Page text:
16 local UN staff held in Ethiopia amid push to end war
ADDIS ABABA-Agence France-Presse
Sixteen Ethiopian staff working for the United Nations were in detention on Nov. 9 after government raids targeting ethnic Tigrayans, U.N. and humanitarian sources said, as foreign envoys scrambled to end the country’s year-long war.
The detentions in Addis Ababa followed the declaration of a six-month nationwide state of emergency last week after Tigrayan and Oromo rebels claimed major advances on the ground, raising fears of a march on the capital.
Some U.N. staff members were taken from their homes, humanitarian sources said, shortly after a senior U.N. envoy visited Tigray to plead for more aid to civilians.
Sixteen U.N. staffers, all Ethiopian nationals, remained in detention while another six were freed, U.N. spokesman Stephane Dujarric told reporters at the world body’s headquarters.
"We are of course actively working with the government of Ethiopia to secure their immediate release," Dujarric said.
"There has been, as far as I know, no explanation given to us on why these staff members are detained."
In Washington, State Department spokesman Ned Price called detentions based on ethnicity "completely unacceptable".
Lawyers say arbitrary detentions of ethnic Tigrayans -commonplace during the war -have spiked in the last week, ensnaring thousands, with the new measures allowing the authorities to hold anyone suspected of supporting "terrorist groups" without a warrant.
The war, which has ravaged northern Ethiopia since November 2020, has been punctuated by accounts of massacres and mass rapes, with thousands of people killed and two million displaced.
In a report Wednesday, Amnesty International said 16 women in the Amhara town of Nifas Mewcha said they had been raped by rebels during an offensive in August.
A joint investigation by the office of U.N. rights chief Michelle Bachelet and the Ethiopian Human Rights Commission published last week found evidence of "serious abuses" by all sides in the conflict, saying some of the violations may amount to crimes against humanity.
Tensions between the Ethiopian government and the U.N. have been high throughout the war.
In September, Ethiopia’s foreign ministry announced it was expelling seven senior U.N. officials for "meddling" in the country’s affairs.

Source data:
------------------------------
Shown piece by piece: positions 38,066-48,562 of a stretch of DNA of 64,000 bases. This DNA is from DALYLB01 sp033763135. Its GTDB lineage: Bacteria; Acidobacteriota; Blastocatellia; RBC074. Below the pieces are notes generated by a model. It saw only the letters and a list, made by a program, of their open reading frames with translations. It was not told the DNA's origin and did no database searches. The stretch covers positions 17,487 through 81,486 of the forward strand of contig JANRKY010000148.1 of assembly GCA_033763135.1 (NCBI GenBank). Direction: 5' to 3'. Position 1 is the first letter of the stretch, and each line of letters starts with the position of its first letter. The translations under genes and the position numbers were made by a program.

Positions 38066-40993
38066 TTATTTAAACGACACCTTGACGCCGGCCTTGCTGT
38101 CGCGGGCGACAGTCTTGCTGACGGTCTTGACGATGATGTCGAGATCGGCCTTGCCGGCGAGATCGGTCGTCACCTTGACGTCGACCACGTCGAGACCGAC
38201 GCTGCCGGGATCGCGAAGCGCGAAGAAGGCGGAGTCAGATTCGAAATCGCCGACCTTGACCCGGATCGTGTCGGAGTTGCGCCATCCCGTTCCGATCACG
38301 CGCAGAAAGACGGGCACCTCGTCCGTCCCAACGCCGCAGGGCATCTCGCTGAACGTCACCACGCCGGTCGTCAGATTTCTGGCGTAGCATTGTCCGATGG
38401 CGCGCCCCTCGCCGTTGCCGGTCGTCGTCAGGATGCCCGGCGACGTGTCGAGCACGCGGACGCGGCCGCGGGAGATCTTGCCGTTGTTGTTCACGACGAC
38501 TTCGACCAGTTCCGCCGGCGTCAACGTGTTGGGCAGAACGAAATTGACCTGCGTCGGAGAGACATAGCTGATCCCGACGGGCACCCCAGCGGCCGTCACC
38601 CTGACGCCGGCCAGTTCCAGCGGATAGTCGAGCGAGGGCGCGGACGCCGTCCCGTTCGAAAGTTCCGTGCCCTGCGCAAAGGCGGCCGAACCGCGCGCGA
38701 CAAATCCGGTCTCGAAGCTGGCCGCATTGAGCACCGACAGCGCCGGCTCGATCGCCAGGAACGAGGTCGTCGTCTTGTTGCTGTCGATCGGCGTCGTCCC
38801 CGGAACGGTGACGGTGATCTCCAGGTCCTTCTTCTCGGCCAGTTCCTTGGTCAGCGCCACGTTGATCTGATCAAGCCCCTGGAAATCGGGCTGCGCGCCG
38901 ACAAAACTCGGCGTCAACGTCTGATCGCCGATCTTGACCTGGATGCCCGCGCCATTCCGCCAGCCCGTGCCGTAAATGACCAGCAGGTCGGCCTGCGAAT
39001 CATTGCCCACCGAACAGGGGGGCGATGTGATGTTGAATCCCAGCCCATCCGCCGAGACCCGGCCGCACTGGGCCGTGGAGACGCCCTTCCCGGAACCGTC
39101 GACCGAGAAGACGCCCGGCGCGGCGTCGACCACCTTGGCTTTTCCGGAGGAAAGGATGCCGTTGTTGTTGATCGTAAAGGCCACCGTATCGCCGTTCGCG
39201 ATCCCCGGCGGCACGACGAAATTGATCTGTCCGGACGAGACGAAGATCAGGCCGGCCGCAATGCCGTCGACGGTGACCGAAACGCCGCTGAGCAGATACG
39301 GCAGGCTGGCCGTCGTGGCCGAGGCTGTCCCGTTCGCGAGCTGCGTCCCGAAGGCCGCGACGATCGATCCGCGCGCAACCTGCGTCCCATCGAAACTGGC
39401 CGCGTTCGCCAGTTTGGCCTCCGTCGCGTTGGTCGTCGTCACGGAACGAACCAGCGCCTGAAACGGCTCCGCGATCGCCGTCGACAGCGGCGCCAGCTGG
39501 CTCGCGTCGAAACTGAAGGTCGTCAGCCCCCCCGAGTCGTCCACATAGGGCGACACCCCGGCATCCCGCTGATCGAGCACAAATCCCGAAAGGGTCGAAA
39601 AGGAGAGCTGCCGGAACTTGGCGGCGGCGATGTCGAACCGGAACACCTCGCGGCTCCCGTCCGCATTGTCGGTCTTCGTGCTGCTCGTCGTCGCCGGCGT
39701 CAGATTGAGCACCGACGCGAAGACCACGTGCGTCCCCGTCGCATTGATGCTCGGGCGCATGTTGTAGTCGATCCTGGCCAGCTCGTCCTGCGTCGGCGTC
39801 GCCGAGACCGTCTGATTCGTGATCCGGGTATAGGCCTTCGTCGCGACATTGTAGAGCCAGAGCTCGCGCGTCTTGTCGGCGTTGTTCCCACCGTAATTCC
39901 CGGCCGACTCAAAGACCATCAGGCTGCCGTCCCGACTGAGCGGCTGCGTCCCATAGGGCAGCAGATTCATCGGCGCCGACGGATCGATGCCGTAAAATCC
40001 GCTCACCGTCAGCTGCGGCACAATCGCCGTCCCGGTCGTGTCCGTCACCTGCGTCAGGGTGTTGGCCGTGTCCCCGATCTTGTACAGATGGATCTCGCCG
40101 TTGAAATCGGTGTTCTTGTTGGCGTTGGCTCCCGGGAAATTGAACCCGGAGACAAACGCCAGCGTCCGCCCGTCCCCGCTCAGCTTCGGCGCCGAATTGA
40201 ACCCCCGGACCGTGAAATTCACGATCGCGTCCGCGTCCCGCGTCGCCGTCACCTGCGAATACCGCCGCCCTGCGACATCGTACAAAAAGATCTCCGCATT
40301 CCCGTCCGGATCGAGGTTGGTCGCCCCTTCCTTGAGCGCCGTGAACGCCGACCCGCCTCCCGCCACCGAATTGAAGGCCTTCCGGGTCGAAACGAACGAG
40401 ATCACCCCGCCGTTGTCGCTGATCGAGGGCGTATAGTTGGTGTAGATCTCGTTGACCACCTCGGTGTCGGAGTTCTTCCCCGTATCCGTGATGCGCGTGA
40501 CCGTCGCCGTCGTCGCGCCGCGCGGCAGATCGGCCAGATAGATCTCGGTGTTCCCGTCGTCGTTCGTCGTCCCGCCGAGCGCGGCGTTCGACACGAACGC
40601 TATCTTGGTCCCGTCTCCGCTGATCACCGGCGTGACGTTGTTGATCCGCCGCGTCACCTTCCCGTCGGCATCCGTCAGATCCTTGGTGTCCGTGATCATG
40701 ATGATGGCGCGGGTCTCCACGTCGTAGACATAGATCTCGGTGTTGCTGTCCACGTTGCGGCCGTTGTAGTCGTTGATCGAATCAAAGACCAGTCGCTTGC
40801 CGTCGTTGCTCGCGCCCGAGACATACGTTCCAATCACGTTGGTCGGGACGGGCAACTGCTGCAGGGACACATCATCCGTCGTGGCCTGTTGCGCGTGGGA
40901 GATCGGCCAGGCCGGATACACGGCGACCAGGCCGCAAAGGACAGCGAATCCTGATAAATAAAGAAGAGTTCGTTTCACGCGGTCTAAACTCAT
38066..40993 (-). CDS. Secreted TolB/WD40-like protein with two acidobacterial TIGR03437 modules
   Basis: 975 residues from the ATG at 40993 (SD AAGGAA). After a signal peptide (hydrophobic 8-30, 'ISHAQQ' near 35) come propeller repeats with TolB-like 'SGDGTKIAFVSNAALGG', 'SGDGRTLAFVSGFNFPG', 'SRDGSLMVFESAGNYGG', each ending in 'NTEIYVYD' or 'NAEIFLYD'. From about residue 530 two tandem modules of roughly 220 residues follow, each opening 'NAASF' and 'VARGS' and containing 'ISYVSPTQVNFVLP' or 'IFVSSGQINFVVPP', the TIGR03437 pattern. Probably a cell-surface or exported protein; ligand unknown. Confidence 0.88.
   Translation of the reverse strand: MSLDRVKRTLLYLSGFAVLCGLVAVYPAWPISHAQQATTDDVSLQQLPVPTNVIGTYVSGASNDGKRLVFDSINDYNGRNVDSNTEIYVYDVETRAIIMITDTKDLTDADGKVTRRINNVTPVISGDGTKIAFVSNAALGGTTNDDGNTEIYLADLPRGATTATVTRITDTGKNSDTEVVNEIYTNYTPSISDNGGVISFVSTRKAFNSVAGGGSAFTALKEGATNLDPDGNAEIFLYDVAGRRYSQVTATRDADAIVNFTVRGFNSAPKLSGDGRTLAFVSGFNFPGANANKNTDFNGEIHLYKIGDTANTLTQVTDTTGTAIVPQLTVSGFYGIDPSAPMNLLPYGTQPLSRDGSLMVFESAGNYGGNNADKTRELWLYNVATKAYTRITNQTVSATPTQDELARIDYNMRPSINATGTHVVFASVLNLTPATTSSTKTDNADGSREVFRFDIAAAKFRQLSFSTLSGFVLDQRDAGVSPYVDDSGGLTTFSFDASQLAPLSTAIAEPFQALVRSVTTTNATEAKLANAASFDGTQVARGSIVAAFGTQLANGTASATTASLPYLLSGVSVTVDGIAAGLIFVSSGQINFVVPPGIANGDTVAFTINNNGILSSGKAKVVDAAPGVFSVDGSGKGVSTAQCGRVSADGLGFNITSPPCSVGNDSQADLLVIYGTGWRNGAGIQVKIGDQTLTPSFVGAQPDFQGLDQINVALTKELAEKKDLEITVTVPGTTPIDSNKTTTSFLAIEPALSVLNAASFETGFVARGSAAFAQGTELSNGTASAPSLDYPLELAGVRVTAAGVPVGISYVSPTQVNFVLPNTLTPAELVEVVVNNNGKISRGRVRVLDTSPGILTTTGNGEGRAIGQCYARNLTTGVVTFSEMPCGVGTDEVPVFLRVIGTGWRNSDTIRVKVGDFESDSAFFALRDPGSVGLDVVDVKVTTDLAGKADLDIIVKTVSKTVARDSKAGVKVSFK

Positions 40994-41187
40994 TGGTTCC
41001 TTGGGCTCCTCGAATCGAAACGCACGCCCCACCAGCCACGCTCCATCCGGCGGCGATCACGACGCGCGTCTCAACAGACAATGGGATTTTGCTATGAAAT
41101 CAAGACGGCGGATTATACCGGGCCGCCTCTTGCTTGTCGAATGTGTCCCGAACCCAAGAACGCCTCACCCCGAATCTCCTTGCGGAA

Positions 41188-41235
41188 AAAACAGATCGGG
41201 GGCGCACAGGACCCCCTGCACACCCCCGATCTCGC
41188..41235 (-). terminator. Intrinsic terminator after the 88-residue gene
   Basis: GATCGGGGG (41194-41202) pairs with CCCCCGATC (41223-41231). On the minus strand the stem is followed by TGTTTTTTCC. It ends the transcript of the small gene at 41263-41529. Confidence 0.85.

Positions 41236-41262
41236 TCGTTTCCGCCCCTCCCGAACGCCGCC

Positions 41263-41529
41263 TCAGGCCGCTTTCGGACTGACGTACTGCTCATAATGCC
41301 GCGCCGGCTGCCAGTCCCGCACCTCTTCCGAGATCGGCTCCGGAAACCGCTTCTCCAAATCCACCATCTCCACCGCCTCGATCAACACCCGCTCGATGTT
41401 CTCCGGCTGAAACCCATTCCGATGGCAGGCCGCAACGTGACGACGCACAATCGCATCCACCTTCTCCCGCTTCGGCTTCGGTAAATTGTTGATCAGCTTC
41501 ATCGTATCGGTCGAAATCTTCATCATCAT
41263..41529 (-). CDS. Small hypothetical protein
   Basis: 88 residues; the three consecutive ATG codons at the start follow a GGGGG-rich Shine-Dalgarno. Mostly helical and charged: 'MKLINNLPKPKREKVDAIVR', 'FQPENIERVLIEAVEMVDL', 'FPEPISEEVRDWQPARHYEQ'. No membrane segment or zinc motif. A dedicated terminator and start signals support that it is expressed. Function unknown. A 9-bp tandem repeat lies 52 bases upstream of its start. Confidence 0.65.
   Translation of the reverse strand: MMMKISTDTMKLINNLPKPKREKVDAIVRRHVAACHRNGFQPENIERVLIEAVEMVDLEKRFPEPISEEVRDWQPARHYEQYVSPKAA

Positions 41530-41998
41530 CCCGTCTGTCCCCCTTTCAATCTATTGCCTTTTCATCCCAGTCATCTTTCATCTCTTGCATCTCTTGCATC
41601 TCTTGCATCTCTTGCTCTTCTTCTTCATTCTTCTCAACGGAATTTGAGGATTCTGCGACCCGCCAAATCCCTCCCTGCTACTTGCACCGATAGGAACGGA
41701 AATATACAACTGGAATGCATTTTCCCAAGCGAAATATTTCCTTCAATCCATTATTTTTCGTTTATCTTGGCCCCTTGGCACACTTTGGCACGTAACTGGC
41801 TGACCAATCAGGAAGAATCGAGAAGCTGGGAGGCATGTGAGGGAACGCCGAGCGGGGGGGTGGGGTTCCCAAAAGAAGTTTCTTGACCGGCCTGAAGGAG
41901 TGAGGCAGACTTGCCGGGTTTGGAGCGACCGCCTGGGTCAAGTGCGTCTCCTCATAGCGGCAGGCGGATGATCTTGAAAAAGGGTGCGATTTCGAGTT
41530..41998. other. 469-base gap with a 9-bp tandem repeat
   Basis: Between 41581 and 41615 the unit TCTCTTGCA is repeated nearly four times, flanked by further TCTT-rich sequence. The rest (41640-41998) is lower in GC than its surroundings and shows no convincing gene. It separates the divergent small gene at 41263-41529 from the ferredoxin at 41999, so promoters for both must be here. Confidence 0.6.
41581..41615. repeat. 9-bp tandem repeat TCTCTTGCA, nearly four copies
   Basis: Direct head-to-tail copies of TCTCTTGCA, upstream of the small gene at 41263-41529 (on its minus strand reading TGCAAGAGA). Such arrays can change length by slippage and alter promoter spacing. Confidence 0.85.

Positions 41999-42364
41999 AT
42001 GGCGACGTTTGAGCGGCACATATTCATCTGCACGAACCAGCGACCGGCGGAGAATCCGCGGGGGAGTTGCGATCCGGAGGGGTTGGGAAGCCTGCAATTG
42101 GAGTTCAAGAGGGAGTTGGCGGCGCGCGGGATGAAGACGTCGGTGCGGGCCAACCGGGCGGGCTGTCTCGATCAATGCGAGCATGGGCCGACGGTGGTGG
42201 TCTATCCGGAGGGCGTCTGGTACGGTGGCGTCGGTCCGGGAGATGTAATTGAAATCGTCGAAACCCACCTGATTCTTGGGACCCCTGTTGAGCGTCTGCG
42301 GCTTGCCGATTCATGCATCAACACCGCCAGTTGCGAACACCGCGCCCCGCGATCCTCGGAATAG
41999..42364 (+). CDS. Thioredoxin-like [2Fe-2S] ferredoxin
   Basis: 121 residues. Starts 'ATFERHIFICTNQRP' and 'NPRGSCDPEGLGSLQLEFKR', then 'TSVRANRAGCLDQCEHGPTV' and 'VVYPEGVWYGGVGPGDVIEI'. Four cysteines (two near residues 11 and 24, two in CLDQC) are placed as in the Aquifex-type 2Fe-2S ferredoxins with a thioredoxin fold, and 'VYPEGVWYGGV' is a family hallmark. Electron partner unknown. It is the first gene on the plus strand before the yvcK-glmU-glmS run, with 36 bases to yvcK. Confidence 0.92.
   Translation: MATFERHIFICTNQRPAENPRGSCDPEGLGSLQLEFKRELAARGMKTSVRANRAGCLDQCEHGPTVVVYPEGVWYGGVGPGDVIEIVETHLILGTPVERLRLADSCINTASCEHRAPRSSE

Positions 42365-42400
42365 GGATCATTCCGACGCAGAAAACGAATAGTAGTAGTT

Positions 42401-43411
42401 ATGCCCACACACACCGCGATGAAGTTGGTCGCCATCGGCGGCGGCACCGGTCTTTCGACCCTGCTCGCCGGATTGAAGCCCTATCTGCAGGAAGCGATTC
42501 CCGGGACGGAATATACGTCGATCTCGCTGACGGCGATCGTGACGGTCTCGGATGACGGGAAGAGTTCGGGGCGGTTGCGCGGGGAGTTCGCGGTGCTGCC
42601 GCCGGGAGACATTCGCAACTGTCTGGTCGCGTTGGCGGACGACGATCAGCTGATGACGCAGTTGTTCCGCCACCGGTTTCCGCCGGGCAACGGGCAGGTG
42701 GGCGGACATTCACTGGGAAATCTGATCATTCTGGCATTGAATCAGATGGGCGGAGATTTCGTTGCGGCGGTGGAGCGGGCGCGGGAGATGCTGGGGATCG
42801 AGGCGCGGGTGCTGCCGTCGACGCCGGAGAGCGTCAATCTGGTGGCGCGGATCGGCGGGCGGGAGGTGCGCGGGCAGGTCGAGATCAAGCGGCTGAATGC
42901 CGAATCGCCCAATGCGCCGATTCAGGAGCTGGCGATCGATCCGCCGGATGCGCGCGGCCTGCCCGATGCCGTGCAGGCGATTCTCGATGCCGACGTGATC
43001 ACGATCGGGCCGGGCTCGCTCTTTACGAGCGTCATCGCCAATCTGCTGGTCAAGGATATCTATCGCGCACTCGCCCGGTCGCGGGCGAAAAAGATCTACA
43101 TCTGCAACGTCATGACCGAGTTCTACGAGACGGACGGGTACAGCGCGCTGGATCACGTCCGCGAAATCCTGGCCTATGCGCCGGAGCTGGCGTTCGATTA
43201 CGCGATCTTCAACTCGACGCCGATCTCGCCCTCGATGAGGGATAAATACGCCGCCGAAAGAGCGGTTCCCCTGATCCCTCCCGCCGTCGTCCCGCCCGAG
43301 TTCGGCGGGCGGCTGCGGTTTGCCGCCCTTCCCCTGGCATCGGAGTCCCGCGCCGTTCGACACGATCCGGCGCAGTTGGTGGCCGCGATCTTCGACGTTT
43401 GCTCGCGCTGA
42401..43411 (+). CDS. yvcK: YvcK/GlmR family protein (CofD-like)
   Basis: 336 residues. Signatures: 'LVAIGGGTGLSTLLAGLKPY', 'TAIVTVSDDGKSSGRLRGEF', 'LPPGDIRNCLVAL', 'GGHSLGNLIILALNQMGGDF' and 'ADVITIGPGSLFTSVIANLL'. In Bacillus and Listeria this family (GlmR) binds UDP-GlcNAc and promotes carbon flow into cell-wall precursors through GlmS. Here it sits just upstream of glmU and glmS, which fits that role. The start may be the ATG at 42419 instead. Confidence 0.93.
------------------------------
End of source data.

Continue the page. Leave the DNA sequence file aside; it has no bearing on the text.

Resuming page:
U.N. emergency relief coordinator Martin Griffiths on Tuesday called for peace following a weekend visit to Tigray’s regional capital Mekele where he met leaders from the Tigray People’s Liberation Front (TPLF) rebel group.
Former Nigerian president Olusegun Obasanjo has been leading mediation efforts for the African Union. He met with Jeffrey Feltman, a U.S. envoy who is in Addis Ababa.
Briefing the AU’s 15-member security body on Nov. 8, Obasanjo expressed optimism that progress was in the offing.
"All these leaders here in Addis Ababa and in the north agree individually that the differences opposing them are political and require political solution through dialogue," he said in a copy of his statement seen by AFP.
"This, therefore, constitutes a window of opportunity that we can collectively tap."
Price, the U.S. spokesman, said on Nov. 9 that the United States believes the window of opportunity "does exist and continues to exist".
The TPLF and its allies, the Oromo Liberation Army (OLA), have claimed several victories in recent weeks, taking towns about 400 kilometres (250 miles) from the capital, and they have not ruled out marching on Addis Ababa.
The government says the rebels are greatly exaggerating their gains but has ordered the capital to prepare to defend itself.
Much of the conflict-affected zone is under a communications blackout and access for journalists is restricted, making battlefield claims difficult to verify.
Nevertheless, a number of countries have urged their citizens to leave Ethiopia while commercial flights are still available.
The U.S. embassy has also ordered non-essential staff to leave and the U.N. has suspended non-essential missions to Addis Ababa.
Britain on Nov. 9 advised nationals to leave Ethiopia, citing a deteriorating security situation.
Prime Minister Abiy Ahmed sent troops into Tigray in November 2020 to topple the TPLF, the former regional ruling party that dominated national politics before Abiy took over in 2018.
Winner of the 2019 Nobel Peace Prize, Abiy promised a swift victory but by June the TPLF had retaken most of Tigray before expanding into the neighbouring regions of Amhara and Afar.